Understanding Anxiety

Anxiety is an innate, human, and normal response to a perceived threat. Anxiety is a necessary biological response we humans need to keep us safe. It can sometimes even motivate us. Normal levels of anxiety help us problem solve or manage a situation when something goes wrong. Other times, our anxiety misfires and perceives a threatening situation when there isn't one. Persistent, misfired anxiety tends to be future oriented (What if this happens? What if that happens? What will people think?) and feels as though you are constantly waiting for the other shoe to drop.

Perfectionism + Anxiety

When you set unrealistic and high standards for yourself or others, you run the risk of not meeting those expectations which can cause a great deal of anxiety. Perfectionists tend to set expectations of themselves and others and become greatly unsatisfied when expectations are not met. Often times it is someone's fear/discomfort with uncertainty, a desire to control, and a perceived threat that causes anxiety to occur. In order to deal with anxiety, a perfectionist will try to control by setting high and unrealistic expectations. The risk of such expectations puts oneself in danger of events not turning out according to plan which perpetuates a perfectionism trap.    

Perfectionism + Social Anxiety

The correlation between perfectionism and social anxiety is particularly high. Social anxiety is more than just shyness and can cause significant distress to one's daily functioning and relationships with others. A person with social anxiety has significant anxiety and discomfort about being embarrassed, humiliated, rejected or looked down on in social interactions. People dealing with social anxiety try to avoid the situation or endure it with great anxiety. Common examples are extreme fear of public speaking, meeting new people, or being assertive.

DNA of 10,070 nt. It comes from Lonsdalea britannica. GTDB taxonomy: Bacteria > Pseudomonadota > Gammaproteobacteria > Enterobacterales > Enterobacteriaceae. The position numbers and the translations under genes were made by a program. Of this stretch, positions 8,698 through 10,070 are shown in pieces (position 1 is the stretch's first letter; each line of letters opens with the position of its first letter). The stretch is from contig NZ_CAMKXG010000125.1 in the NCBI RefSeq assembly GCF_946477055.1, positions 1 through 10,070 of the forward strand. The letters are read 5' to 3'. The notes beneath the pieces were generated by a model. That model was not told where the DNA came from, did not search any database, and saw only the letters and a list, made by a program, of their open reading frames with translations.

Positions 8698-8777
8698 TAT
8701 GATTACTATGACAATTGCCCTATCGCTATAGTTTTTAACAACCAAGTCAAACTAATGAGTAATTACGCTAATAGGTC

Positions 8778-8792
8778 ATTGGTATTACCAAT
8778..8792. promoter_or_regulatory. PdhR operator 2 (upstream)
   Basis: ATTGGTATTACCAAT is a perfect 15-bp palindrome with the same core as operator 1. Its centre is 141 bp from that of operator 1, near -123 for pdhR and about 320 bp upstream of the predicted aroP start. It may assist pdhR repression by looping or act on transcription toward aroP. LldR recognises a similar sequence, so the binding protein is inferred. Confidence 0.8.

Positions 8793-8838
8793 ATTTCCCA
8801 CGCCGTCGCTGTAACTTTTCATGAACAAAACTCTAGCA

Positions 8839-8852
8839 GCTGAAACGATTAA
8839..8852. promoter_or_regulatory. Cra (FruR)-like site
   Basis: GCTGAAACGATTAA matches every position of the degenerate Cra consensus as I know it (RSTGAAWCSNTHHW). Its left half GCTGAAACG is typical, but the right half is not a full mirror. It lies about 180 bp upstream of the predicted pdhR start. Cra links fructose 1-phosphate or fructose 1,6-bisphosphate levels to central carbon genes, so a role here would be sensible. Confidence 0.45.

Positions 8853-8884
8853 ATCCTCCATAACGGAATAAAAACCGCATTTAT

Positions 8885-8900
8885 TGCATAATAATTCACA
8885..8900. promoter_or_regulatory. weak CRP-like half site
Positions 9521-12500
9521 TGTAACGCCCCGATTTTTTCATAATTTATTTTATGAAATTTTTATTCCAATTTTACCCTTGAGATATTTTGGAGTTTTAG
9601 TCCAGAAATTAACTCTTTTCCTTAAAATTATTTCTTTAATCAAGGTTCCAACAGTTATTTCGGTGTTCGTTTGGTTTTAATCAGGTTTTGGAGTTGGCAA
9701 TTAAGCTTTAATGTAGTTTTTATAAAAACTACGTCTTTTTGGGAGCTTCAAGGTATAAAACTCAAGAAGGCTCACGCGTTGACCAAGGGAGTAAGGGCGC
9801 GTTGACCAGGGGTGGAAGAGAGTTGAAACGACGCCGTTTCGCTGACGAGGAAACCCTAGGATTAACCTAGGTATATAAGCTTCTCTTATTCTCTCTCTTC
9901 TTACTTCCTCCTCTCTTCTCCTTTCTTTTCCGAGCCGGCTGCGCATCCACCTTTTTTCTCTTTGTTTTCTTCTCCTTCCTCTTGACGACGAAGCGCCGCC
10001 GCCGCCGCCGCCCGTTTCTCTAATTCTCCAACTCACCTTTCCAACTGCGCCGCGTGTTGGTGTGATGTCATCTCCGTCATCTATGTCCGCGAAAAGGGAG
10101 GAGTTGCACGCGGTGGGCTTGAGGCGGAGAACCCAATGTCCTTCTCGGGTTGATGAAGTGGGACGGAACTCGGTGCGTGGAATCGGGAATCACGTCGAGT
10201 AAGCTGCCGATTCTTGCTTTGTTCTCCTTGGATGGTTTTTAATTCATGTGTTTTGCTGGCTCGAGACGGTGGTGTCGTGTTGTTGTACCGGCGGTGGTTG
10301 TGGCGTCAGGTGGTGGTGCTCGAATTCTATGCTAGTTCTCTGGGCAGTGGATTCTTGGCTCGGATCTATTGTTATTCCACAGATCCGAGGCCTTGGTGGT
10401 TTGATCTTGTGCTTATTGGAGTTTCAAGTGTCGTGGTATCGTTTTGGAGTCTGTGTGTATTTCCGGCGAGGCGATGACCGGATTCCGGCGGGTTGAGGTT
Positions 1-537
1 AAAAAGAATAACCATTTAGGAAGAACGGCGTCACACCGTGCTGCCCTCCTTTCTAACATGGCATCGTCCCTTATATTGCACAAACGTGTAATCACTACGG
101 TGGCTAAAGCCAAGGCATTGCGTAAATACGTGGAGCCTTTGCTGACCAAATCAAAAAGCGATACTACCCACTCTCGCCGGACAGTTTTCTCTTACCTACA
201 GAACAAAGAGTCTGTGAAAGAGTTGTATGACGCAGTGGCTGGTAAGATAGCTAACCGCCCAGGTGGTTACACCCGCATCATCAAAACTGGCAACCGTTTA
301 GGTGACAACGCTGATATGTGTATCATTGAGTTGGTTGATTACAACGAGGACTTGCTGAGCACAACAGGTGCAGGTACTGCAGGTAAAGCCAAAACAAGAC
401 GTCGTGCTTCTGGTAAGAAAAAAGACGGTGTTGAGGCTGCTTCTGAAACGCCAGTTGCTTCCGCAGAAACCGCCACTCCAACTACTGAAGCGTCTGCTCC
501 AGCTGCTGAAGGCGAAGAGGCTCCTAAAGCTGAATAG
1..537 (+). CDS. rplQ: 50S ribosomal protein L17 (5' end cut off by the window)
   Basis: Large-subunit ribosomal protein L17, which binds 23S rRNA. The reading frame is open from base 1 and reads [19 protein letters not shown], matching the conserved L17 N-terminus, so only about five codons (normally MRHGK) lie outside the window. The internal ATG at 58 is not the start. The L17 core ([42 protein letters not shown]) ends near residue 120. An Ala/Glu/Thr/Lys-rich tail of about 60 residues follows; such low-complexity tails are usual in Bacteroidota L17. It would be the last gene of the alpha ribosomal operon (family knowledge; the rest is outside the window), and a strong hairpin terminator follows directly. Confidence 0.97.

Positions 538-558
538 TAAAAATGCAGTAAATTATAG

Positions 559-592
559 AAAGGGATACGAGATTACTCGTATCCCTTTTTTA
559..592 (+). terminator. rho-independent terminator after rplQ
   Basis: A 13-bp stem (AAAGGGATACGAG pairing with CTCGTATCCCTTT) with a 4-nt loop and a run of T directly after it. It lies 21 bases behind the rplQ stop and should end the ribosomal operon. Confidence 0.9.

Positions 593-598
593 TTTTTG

Someone with perfectionism and social anxiety may fear being humiliated or criticized by others and try to prevent being seen as less than by others. This level of anxiety and perfectionism may cause someone to overly watch, prepare, and rehearse what they are going to say to others and be preoccupied about making mistakes. As a result, someone with perfectionism will have very high expectations and constantly try to live up to unnecessary standards. Appearing put together on the outside and preoccupied with escaping criticism prevents us from fully being seen by others and risks real, authentic connection to ourselves and others.

As you coach, we will work together to find out what is driving your anxiety and perfectionism. I will help you make sense of your anxiety by helping you become intimately aware of how your mind works. Together we will practice concrete tools and strategies to help you manage your anxiety so you can finally embrace your feelings and stop letting anxiety and perfectionism rob you of happiness!